I'm so torn lately.
Some of this goes back to the entries a few months ago about TC Boyle's Drop City and The Tortilla Curtain, and some of it is related to Peak Oil worries, and still more of it is related to my rural upbringing.... but I'm feeling the constant urge to be as self-sufficient as possible.
We're living in a small city -- an overgrown town, really, ringed with hellacious wastelands of 'burbs and container stores and chain restaurants with shit tacked to the walls. Our house sits on about a hundred square feet of back yard. Not exactly what you'd call a farm kid's paradise. Perhaps this is making be a bit nervous in and of itself. I'm kind of living vicariously through my comics buddies Donna, Layla and Colleen, who have all recently purchased land Out In The Middle Of Nowhere and are loving every minute of it.
I remember the boundless freedom of growing up in the country. I remember playing in mud pits, sand pits, digging my own clay for sculpting, flying kites, tapping maple trees with the neighbors, sweet corn pigouts and kitchen sink tomato sandwiches, swimming at our pond and cutting wood for our stove. I remember the wonderful feeling of self-satisfaction that comes with being almost entirely self-sufficient: it seemed like there wasn't anything my parents and grandparents couldn't do, from building fence to making apple butter, refinishing floors to welding I-beams. It's no wonder I want that feeling back, and feel awkward in a city. Awkward in my own skin -- because even though I'm strong and handy, I never learned how to do any of those things. I never learned to spot weld or run a lathe, drive the big tractors or inoculate the cows. But I know about them, know that they can be done, and I'll be damned if that basic intuition doesn't come out in my everyday life like it's some sort of creepy genetic memory.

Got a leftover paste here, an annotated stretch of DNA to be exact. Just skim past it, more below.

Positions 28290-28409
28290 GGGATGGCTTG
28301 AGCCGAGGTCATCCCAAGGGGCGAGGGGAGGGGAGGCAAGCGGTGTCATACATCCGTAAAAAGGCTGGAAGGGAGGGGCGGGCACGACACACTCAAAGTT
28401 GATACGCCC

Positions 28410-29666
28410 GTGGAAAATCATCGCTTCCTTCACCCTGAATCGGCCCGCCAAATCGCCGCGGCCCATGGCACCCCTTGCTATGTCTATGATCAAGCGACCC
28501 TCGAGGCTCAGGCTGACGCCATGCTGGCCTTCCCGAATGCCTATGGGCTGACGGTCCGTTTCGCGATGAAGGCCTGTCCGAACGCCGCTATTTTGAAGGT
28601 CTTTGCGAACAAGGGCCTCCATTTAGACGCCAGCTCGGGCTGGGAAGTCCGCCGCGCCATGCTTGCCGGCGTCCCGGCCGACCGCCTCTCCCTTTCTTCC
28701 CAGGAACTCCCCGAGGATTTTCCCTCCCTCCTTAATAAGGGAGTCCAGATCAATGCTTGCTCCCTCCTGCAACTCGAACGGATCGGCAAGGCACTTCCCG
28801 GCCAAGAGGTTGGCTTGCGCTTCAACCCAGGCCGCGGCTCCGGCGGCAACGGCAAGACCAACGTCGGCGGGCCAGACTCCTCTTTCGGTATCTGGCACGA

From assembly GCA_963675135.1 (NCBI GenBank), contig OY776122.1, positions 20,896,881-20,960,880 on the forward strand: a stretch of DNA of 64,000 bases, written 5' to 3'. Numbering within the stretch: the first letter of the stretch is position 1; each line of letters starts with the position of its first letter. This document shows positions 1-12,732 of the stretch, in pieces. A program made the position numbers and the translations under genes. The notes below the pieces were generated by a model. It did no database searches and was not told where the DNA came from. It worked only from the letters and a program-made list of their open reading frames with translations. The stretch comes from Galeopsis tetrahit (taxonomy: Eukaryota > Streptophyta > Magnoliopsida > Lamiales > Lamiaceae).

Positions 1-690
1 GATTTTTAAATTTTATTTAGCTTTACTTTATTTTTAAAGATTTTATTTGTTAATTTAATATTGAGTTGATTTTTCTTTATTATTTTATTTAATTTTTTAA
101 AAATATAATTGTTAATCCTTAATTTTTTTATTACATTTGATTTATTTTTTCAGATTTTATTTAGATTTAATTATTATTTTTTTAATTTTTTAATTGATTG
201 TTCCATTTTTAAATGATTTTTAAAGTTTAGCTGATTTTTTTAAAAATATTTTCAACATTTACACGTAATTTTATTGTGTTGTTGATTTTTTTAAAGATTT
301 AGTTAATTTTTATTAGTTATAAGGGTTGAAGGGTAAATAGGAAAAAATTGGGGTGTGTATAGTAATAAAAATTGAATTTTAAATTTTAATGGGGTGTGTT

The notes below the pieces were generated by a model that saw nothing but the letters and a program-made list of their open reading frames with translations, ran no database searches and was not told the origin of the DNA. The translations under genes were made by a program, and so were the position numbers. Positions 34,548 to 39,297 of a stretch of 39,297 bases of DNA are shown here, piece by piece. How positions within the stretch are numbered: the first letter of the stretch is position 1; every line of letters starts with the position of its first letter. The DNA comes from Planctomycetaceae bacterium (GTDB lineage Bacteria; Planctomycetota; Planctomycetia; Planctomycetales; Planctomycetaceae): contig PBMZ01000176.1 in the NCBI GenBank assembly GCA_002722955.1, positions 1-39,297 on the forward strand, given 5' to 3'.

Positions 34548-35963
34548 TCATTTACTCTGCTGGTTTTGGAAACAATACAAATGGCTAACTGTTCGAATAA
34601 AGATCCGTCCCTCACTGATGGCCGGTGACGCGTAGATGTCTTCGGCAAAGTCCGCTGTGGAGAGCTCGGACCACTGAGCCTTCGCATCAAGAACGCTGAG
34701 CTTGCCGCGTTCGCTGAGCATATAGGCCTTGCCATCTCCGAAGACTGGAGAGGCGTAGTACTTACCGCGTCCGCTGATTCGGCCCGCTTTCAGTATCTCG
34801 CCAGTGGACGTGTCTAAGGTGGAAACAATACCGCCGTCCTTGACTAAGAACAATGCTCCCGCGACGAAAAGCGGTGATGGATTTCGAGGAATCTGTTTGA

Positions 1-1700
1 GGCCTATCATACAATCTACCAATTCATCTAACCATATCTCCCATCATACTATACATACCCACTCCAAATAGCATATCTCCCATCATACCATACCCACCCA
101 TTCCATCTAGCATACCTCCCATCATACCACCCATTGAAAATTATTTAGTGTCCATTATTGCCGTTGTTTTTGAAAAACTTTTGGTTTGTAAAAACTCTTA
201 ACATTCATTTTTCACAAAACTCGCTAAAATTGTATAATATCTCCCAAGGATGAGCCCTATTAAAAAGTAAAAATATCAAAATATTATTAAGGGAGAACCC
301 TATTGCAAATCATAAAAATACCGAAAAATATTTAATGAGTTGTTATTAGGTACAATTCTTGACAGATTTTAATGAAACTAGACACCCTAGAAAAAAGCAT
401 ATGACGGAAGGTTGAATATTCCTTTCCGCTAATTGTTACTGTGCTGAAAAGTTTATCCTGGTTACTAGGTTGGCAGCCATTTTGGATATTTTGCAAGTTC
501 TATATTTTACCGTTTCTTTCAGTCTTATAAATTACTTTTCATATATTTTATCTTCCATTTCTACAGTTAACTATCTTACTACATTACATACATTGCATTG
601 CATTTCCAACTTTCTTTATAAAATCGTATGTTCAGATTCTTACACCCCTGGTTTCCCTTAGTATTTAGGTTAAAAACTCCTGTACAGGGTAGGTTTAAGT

However, Kalamazoo has an awful lot going for it, in some ways more than the farm. The hard things about the farm was the isolation -- it was miles and miles to the nearest store. I remember what an incredible thing pizza delivery was, when I got to college. I'd order pizza just because I could. It was a 45 minute bus ride each way to and from School, and I was in a different area code from everyone else, which meant I wasn't even allowed to call my friends when I was in high school. There were a few neighbor kids around, but I didn't seem to connect well with any of them. I felt left out most of the time, and if there'd been a healthier home life at the farm, or more nearby country-friends to fill in those gaps, it'd have been better, but it wasn't. I left for college as fast as I could.